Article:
Thursday, October 13, 2005


Rebecca did a thing with links to some of Isaiah's The World Today Just Nuts comics. "Three cool old guys" (as they want to be known) loved going through the comics and they picked the one that's up here now.

They chose it because they say Condi Rice has blood on her hands and while they used to long to see a brother or a sister in position of power, she wasn't what they had in mind.

This may not seem like much to you but it does to them. They are pre-civil rights. They lived through it all. They lived through segregation, through the civil rights movement, and the things they've seen are pretty incredible.

But they say it is an affront to MLK and his memory that someone like her hasn't been fired. They think she's as bad as gangsta-thug shooting up things in drive bys if not worse. The minute she took a job with the administration, they feel, her focus should have been on representing the ones who laid down so much that she could get to where she is. Instead they think she's become the white man's puppet and embarrassed herself and her race.

They are so offended by her. I'm offended and embarrassed by her but it's one thing to hear and read about all the work that took to get us this far. It's another thing to have lived through all those struggles.

The worst thing is that we have struggles ahead of us still because we haven't achieved equality and someone like Condi is no help to us. She'll remember her skin color when she's getting an award for "black achievement" but she'll never do a thing to help us. She's the token who's happy being the token.

That doesn't surprise me. But it didn't bother me anymore than Donald Rumsfeld did. Talking to them tonight I realized how severe a disappointment to her race Condi Rice is.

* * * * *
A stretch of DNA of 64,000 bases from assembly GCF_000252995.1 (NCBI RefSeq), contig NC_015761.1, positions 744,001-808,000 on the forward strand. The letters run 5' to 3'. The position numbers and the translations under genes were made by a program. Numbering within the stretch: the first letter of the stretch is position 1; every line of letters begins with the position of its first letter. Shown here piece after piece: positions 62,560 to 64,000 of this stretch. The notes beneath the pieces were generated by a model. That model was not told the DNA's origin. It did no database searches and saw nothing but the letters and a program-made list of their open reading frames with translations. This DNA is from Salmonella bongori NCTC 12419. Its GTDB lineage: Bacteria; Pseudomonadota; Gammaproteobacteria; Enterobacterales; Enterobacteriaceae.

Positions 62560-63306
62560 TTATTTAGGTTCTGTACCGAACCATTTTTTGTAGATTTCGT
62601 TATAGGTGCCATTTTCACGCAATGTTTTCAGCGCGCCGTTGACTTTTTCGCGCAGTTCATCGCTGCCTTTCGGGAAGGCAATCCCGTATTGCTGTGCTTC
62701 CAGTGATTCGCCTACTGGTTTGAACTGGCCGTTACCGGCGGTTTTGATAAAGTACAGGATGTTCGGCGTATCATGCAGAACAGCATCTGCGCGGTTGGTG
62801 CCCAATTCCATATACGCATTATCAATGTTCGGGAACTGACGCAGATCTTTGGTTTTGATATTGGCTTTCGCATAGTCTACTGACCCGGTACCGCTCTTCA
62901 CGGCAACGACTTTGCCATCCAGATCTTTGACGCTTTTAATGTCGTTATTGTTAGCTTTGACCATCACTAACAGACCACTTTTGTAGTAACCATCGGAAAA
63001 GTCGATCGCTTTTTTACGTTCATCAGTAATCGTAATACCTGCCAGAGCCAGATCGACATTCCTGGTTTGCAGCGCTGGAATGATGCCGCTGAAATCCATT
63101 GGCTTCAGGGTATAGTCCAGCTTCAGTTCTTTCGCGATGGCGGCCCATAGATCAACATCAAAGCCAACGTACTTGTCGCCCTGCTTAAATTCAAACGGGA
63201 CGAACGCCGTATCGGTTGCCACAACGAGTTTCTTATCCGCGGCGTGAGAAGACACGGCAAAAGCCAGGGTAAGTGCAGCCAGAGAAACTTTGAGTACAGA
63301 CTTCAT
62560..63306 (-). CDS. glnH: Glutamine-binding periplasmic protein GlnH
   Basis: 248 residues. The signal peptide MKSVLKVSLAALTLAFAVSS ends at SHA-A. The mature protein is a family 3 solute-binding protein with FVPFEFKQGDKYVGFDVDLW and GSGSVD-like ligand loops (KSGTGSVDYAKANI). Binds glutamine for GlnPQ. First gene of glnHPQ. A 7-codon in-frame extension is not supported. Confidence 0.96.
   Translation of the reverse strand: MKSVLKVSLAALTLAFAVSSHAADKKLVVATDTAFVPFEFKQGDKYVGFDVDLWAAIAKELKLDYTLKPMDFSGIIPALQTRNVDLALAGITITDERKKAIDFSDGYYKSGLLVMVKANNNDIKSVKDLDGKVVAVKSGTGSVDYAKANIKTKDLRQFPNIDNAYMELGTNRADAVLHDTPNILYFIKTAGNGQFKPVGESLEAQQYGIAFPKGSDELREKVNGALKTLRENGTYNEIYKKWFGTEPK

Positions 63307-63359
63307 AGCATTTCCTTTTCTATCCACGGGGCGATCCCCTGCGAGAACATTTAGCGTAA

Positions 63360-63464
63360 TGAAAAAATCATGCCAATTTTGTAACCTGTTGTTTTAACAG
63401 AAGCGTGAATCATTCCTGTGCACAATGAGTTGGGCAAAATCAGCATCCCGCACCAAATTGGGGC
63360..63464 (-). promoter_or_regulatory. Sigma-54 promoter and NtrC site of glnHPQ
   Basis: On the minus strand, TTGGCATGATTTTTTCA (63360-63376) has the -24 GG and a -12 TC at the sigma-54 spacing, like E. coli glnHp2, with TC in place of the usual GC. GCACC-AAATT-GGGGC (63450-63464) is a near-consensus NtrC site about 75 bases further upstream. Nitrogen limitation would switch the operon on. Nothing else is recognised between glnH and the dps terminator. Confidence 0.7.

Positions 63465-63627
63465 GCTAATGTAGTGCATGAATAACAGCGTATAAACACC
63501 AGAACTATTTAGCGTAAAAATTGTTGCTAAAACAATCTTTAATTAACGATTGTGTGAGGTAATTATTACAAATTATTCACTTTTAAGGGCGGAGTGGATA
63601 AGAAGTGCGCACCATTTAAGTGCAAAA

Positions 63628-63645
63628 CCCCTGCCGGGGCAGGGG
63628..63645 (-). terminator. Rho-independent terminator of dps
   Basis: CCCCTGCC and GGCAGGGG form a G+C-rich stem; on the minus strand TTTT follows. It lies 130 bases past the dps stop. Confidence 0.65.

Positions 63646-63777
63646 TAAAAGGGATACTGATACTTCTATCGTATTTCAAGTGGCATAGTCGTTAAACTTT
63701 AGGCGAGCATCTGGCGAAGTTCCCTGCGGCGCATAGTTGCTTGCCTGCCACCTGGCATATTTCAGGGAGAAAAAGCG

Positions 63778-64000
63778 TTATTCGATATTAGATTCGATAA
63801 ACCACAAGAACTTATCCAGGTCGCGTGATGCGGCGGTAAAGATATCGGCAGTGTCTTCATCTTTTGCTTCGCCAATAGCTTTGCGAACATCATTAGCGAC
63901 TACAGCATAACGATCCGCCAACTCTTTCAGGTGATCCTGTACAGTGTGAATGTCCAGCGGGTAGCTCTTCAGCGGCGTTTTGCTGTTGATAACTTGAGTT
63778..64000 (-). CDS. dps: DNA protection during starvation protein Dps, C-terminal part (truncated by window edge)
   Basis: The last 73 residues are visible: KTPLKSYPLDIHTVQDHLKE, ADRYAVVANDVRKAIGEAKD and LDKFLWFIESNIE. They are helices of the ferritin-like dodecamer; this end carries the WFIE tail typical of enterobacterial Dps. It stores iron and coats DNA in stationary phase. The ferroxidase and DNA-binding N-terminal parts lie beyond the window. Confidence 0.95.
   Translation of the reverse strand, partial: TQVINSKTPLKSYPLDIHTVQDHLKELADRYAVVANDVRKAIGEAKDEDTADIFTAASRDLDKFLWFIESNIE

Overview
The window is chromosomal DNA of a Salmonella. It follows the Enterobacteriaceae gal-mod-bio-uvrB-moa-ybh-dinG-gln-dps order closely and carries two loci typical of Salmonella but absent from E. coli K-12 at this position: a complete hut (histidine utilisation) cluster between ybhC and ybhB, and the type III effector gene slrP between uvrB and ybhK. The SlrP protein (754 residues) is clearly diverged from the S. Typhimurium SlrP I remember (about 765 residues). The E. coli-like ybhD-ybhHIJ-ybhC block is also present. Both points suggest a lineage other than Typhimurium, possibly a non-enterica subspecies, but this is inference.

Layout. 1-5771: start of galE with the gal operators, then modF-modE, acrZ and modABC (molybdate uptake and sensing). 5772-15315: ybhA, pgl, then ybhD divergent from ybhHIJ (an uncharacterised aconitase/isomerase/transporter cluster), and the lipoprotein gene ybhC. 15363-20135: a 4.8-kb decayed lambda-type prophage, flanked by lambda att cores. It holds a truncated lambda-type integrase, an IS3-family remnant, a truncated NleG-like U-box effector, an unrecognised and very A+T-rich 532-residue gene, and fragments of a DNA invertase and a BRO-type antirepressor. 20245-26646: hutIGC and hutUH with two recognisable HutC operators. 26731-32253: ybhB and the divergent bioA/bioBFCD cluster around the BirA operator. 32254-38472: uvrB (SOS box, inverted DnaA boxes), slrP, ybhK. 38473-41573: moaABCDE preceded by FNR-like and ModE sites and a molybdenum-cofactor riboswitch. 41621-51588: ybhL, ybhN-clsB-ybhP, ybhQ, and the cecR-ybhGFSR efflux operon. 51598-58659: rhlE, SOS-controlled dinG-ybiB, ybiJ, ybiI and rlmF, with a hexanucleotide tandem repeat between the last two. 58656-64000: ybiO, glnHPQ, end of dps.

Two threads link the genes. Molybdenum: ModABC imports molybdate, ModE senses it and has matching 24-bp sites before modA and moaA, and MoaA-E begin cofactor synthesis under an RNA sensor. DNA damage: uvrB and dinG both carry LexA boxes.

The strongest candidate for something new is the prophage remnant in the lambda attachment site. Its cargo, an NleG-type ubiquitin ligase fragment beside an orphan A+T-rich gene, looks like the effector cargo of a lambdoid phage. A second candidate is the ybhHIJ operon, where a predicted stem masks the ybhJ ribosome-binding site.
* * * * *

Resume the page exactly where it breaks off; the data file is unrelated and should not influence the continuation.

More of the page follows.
Monday, October 10, 2005

Sonia Bock

C.I. noted this and my friends at the nursing home, who want to be called "Three Cool Old Guys," said I should note it too. So Three Cool Old Guys were watching Democracy Now! on the main TV and they saw the last story, "Sonia Bock 1897-2005: Amy Goodman Remembers Her Grandmother, a Woman of Three Centuries," and thought it was pretty moving. I think so too. I don't have much time tonight but when my friends want something, they've got it.

Amy Goodman's grandmother, Sonia Bock, died October 5, 2005 at the age of 108. She was born in 1897, in Ruvno, Poland. She lived through the pogroms of Tsarist Russia, the Bolshevik revolution and the Holocaust.
I'd like to take this moment to thank everyone who wrote in last week to express sympathy on the loss of my grandmother. Sonia Bock died October 5, 2005 at the age of 108. Yes, she was indomitable: a woman of three centuries.
She was born in 1897, in Ruvno, Poland. She lived through Tsarist Russia, the Bolshevik revolution, the Holocaust. Though many in her family did not. Two of her brothers and their whole families perished. I remember my mother telling me the wail. The wail that went up in the bungalow colony that my grandparents my mom and her sister went to every summer. The wail when my grandmother got the news that her family had been killed. She came to America by boat in 1929. In 1930, she gave birth to my mother in Harlem with my grandfather, an orthodox rabbi.
In her fifties she contracted cerebral meningitis and was sent to a sanatorium in the Catskills. Not expected to live, she cut everyone's hair and was out in two years. She was an unusual mix of old fashioned in her views of women. "You must always be independent," she would say. "When your husband comes home meet him with a hug and supper, then give him the newspaper to read, but you should have already read it. Then discuss it with him. Communication is everything." She was the eternal student. She spoke four languages: Russian, Yiddish, Hebrew, English and was always taking conversation classes in French. At about 4 foot 10 inches tall, she was a pint size fireball. A life force. My heart. I'd like to share a poem that I also read when my father died. I don't know who wrote it:

Do not stand at my grave and weep. I am not there. I do not sleep. I am a
thousand winds that blow. I am the diamond glints on snow. I am the sunlight on
ripened grain. I am the gentle autumn rain. When you awaken in the morning s
hush, I am the swift uplifting rush, of quiet birds in circling flight. I am the
soft star that shines at night. Do not stand at my grave and cry. I am not
there. I did not die.